4-min read


Three things make blockchains a game changer: 

  • Level of transparency
  • Extensive record keeping
  • Integral connection 

In our video titled ‘What Is A Blockchain?’, we compared a blockchain to a traditional ledger. 

A single block in a block chain is equivalent to a page of a ledger. 

In a traditional ledger, you can change one entry and succeeding entries won’t get affected. 

That doesn’t happen in a blockchain. Each block contains records of the previous blocks. 

You can’t erase or change a transaction recorded in a block without altering succeeding blocks. 

Another layer of security is transparency. Anyone can join a blockchain. When you join, you get a copy of the whole blockchain. You can then verify that everything is still in order. Once everything is, you can then create your own block and you officially become a node. 

Blockchain creates trust in the data 

Now, before you go in and join a blockchain to create your own block, you need to know more than just wordpress or basic HTML codes. 

You need to solve a cryptographic puzzle. 

The computer that solves the puzzle shares the solution with all the other computers in the network. This solution is called the proof-of-work or PoW. 

Imagine your work getting verified by thousands of nodes who all had to solve a cryptographic puzzle to be one. 

That’s as reliable as you can get. You can’t cheat your way into this. 

Verification of the PoW

If 51 percent of the network testifies that the PoW was correct, the new block is added to the chain. 

The combination of these complex math puzzles and verification by many computers ensures that users can trust each and every block in the chain is correct.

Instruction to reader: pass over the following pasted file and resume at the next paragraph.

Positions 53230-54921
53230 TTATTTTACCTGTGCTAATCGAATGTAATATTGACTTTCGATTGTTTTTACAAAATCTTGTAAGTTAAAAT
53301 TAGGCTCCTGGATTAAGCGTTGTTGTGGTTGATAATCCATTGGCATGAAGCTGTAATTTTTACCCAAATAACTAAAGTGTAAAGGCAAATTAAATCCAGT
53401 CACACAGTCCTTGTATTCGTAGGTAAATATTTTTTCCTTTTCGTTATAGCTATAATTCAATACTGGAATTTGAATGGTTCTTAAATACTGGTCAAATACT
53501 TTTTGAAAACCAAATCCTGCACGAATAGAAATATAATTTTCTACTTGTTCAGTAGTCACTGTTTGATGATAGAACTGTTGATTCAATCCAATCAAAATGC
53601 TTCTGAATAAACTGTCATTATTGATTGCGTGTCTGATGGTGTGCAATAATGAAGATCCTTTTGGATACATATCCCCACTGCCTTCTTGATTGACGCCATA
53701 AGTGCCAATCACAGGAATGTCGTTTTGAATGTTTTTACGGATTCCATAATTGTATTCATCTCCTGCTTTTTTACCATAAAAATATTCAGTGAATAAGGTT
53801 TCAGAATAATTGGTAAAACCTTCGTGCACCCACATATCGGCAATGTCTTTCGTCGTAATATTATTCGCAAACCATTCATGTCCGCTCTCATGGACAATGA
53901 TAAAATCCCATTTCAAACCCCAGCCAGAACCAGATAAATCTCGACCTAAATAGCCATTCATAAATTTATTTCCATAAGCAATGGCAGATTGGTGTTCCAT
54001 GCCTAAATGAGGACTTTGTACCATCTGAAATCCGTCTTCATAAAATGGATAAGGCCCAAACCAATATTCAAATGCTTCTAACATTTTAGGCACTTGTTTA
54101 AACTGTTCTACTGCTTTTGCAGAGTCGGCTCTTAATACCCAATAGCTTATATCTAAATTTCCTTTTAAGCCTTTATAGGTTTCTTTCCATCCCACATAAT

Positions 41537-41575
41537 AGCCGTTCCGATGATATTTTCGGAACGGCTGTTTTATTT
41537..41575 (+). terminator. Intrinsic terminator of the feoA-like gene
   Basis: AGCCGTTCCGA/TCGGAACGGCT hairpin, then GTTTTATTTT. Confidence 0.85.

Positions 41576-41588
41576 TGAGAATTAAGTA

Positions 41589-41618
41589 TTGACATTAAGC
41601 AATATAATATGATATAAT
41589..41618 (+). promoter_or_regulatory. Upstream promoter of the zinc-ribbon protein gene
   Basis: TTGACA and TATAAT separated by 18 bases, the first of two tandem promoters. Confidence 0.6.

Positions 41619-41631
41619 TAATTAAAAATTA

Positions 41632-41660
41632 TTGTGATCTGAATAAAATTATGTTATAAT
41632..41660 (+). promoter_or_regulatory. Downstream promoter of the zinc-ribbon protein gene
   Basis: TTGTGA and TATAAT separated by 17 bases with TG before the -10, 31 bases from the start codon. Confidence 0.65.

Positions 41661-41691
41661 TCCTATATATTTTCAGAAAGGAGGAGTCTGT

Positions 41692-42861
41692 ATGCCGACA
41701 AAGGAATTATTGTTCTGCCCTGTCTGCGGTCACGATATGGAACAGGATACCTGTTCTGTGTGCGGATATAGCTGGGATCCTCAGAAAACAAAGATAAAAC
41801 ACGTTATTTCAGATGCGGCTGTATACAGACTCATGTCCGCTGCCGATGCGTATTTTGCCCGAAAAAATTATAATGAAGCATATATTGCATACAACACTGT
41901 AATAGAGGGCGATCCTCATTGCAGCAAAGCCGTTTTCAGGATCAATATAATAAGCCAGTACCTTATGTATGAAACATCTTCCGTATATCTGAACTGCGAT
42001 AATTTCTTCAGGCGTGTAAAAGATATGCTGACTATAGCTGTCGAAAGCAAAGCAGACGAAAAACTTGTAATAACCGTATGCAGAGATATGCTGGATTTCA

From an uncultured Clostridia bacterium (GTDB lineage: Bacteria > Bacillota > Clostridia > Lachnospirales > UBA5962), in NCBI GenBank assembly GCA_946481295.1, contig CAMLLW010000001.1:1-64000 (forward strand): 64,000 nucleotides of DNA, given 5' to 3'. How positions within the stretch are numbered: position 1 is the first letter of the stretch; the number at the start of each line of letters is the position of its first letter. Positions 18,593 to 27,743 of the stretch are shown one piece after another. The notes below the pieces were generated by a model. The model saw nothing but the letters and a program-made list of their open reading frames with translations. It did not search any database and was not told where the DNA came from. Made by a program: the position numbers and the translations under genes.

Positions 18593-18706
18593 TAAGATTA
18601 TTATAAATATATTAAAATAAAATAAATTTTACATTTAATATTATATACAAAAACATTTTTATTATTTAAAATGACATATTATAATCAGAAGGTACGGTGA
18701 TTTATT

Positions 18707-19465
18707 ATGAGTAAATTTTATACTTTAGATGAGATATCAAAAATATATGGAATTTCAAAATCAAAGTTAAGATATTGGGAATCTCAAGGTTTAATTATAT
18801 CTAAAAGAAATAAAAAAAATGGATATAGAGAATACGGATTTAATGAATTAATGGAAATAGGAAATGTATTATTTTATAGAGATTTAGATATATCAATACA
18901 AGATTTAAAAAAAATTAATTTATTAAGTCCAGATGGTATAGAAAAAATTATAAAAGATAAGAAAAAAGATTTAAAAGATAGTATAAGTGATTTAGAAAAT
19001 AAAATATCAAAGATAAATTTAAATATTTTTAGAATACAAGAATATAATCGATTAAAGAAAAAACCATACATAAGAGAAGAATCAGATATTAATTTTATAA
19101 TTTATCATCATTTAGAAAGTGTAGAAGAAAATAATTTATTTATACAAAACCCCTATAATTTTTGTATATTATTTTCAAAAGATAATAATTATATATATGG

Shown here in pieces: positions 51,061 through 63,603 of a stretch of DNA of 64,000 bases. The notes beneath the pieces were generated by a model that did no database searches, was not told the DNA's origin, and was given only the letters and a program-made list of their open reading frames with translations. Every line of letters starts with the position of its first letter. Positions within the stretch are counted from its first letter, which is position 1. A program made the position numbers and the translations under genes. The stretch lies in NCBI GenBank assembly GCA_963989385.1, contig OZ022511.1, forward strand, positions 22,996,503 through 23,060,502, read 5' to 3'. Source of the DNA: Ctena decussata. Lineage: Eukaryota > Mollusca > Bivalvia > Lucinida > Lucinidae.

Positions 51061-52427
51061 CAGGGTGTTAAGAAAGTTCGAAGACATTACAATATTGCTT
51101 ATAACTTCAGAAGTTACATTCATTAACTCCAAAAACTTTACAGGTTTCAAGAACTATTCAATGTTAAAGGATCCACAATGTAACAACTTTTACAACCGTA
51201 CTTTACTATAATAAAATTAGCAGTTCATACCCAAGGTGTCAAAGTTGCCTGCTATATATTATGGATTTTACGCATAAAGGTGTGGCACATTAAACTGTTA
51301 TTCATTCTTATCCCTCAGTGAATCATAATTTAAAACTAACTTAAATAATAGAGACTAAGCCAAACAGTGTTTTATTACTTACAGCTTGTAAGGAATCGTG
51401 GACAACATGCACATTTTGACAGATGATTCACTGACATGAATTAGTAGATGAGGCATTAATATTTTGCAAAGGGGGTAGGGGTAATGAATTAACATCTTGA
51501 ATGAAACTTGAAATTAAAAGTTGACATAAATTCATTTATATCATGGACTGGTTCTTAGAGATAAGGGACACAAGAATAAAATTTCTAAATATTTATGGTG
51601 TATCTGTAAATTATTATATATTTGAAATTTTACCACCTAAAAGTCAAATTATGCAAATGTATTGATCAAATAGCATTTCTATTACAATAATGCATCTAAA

Blockchain Is Not Perfect

Blockchain sounds grand and superior but it’s not perfect. And because My Digital Money is here to provide you balanced and complete information, we will tell you about it. We believe that you need to see the complete picture to make an informed decision. 

Here are some of the issues and barriers that blockchain has to overcome. 

Scalability problems 

Blockchain transactions are slow and expensive. For example, the Bitcoin network is capable of processing a maximum of seven transactions per second — for the millions of users worldwide.

Fraud problems 

In 2018, Nasdaq delisted one blockchain company due to concerns that the company made “public statements designed to mislead investors and to take advantage of general investor interest in bitcoin and blockchain technology.” 

And the Securities and Exchange Commission has taken action against companies that have made false and misleading statements about blockchain technology in an effort to pump up the price of the stock. 

Not that it’s a new thing. 

Many companies, not just cryptocurrency companies, changed their direction midstream to take advantage of a trend or specific market need that just sprouted. 

They make baseless claims to attract new investors to pump, and then dump, the stock. 

There are also some who have attempted to capitalize on the mystery and excitement around the term blockchain to target investors. Again, that’s nothing new. 

Scammers have posed legitimate websites that provide services to cryptocurrency users to target unknowing users. 

So, no, blockchain is not perfect. But for now, this is better than any system we are using.